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The National Art Center, Tokyo is lined with masterpieces of "love" from the Louvre. Check out the must-see points before you go!

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Left: The National Art Center, The National Art Center ©, Tokyo, Tokyo Right: © François Gérard's Amor and Psyche, 1798, Louvre Museum, Paris Photo RMN-Grand Palais (musée du Louvre©) / Tony Querrec /distributed by AMF-DNPartcom* All rights reserved.
Until June 12, the Louvre Museum Exhibition is being held at the National Art Center, Tokyo, Roppongi. This year's theme is "Drawing Love." Guided by love stories from the Louvre's collection, gems of art come together. From mesmerizing to poignanting, it's a must-see. This time, we have summarized the highlights of the Louvre exhibition.

Various forms of love by beauty masters are exhibited

The National Art Center © ©, Tokyo

The Louvre Museum is a museum that is praised as a hall of beauty in Paris, France. There is no doubt that it is a valuable opportunity to see such an exhibition in Japan. The Louvre Museum Exhibition: Portrait Art, held in Tokyo and Osaka from 2018 to 2019, attracted approximately 700,000 people.

The theme of this Louvre exhibition is "Painting Love." 73 pieces have been selected from the rich collection, and you can appreciate various expressions of love in Western painting. On the theme of love, the museum has a prologue and four chapters.
- Chapter 1 Under the God of Love: Depicting Desire in Ancient Mythology
In Greek and Roman mythology, sometimes a strong desire to possess everything in a loved one is expressed. In this chapter you can see how they fall in love, how they use their charms to seduce them to get their partner, and how tragic love ends. In addition, examples of interior decorations found in the palaces and mansions of royalty and aristocrats with the motif of Amor, the god of love, are also introduced here.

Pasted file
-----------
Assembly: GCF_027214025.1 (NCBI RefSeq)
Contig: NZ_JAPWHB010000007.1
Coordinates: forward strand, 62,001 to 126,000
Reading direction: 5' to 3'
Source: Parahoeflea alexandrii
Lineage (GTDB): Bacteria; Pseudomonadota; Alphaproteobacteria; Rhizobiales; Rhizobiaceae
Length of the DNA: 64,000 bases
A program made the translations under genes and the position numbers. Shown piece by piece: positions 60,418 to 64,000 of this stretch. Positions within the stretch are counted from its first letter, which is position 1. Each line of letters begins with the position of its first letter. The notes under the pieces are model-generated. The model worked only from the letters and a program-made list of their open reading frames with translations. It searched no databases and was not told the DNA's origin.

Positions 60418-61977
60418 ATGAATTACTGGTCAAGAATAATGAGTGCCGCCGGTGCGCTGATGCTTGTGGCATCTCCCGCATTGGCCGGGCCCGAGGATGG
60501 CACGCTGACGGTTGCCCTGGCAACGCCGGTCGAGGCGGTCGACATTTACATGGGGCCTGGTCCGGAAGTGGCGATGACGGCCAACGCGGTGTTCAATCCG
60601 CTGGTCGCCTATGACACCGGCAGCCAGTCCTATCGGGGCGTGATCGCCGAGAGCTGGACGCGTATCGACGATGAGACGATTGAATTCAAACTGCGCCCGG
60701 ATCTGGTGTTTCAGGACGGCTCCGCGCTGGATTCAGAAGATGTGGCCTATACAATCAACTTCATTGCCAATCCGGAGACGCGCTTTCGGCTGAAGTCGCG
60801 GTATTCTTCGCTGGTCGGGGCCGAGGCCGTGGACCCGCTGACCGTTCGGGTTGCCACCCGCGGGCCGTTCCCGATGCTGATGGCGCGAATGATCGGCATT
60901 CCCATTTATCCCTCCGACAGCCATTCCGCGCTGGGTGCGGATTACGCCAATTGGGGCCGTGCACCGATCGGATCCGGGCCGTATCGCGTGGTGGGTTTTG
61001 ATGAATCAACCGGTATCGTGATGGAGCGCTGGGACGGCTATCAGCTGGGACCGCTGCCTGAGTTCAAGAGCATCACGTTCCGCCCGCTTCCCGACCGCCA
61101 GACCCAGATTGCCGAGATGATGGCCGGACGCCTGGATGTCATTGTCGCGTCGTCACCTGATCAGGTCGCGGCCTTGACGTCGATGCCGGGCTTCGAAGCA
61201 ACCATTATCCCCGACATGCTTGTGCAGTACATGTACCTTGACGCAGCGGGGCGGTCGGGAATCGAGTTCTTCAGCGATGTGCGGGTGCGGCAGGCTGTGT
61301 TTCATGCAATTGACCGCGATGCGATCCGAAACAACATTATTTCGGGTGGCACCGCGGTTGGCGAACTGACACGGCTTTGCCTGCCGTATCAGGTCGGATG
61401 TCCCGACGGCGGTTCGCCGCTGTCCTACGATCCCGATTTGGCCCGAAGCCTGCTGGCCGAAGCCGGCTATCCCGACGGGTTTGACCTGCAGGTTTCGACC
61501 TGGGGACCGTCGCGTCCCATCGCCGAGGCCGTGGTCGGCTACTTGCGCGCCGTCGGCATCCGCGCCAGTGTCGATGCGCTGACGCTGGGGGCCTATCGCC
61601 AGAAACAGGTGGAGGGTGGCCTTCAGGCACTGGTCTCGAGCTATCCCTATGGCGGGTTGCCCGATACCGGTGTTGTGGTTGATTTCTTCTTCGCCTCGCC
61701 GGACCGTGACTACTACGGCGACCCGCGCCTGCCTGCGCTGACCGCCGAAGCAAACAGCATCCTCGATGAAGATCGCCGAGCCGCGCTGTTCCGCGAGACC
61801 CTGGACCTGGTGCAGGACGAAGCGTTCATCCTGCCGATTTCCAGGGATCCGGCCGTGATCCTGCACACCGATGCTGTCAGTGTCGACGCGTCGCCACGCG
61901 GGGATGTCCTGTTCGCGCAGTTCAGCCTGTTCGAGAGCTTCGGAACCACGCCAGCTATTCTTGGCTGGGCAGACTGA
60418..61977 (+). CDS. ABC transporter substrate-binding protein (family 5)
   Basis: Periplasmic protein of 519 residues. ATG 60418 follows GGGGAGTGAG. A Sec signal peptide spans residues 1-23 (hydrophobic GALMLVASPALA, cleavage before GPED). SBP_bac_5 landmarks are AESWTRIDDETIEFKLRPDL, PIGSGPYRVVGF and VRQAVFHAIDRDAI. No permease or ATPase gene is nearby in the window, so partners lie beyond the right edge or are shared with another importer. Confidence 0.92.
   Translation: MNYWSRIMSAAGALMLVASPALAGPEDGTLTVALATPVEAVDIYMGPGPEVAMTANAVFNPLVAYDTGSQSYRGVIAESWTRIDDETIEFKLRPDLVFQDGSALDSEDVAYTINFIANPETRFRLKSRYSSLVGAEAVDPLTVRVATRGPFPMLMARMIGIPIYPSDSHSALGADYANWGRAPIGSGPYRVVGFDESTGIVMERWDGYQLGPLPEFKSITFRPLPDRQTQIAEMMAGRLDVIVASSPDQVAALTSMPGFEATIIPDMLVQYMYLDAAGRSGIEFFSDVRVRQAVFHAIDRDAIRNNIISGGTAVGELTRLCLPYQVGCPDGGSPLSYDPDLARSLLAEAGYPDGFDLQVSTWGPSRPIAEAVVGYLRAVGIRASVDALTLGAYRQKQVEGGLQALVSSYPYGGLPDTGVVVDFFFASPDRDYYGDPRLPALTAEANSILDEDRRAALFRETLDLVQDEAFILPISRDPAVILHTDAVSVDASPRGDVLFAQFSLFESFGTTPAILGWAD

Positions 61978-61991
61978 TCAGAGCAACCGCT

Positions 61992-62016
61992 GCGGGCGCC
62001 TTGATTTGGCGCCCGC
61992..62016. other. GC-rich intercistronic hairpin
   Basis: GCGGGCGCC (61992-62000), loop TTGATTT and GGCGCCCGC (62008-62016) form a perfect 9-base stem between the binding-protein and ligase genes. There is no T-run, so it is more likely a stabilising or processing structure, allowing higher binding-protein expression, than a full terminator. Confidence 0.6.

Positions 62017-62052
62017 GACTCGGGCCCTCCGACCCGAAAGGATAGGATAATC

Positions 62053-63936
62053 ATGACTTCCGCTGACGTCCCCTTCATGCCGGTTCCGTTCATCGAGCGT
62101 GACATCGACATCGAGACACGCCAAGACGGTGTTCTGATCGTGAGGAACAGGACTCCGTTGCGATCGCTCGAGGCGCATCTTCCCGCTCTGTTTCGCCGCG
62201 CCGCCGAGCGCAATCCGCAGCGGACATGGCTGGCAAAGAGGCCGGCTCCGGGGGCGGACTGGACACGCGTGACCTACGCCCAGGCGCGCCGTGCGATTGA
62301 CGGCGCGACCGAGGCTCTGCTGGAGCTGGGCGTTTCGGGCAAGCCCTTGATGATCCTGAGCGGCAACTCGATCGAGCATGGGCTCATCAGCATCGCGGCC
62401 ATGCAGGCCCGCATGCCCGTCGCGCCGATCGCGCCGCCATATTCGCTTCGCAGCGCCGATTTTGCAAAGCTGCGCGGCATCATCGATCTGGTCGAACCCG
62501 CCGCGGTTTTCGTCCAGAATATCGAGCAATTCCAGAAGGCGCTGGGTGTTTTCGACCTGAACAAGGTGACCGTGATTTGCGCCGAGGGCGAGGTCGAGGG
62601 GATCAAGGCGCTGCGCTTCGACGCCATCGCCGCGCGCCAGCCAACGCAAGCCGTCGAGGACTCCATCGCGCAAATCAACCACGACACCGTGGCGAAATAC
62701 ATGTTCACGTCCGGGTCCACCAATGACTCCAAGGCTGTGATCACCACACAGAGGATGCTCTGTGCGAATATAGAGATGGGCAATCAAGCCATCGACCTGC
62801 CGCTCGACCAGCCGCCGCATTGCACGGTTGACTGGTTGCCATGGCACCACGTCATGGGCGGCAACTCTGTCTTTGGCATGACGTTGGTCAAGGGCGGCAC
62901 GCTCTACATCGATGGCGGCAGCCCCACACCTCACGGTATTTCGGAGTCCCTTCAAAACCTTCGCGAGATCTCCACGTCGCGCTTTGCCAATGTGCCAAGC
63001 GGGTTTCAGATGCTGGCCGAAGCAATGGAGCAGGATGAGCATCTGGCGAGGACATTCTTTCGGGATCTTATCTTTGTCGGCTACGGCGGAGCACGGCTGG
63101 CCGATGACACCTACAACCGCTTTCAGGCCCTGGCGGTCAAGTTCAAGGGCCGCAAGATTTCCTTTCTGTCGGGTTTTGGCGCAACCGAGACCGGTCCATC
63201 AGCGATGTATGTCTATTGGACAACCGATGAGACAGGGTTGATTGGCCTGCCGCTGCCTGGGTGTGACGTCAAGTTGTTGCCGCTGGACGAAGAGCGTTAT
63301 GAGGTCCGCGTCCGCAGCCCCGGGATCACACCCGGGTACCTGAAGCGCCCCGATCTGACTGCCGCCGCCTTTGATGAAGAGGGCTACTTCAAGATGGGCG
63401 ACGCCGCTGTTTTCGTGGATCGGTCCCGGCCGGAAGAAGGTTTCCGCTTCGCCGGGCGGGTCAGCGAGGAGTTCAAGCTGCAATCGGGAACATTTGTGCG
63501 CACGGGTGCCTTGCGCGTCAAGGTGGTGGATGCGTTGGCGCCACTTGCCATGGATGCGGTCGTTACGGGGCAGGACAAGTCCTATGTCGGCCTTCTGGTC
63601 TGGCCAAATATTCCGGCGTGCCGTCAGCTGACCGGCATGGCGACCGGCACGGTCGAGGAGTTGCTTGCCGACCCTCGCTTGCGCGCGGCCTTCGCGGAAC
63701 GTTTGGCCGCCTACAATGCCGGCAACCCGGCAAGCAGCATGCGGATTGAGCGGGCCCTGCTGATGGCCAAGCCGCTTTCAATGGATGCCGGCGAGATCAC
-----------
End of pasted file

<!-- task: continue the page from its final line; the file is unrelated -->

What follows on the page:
- Chapter 2: In the Christian God
Parent-child love occupies an important position in the Christian way of perceiving love. Here you can see the theme of love, in which you sacrifice yourself for the sake of your loved one. The "Holy Family," which became a model for parent-child love, and the "Crucifixion of Christ," in which God the Father crucified his Son Jesus, are introduced.

Chapter 3: To Man: The Age of Temptation
In the Netherlands in the 17th century, the love of human beings living in the real world began to be depicted in a popular way. Here, you can see common men and women huddled together in a tavern as depicted in Dutch genre paintings, as well as scenes of trading love trades. It also features fête gallants (elegant feasts) painted in 18th-century France by upper-class men and women, and bourgeois marriage, marital and family paintings from the late 18th century.

Chapter 4: The Tragedy of Pastoral Love and Romanticism in 19th Century France
After the French Revolution, there was a growing tendency to marry based on affection regardless of status or family status. You can see paintings that express the love of naïve young people and romantic and idyllic love, which was favored during that turning point. It also presents the story of love between young men, considered the neoclassical ideal, and the catastrophic love theme of romanticism.

Introducing three must-see masterpieces

Be sure to check the three paintings in advance when you visit.
- Sassoferrato, The Sleeping Child Jesus

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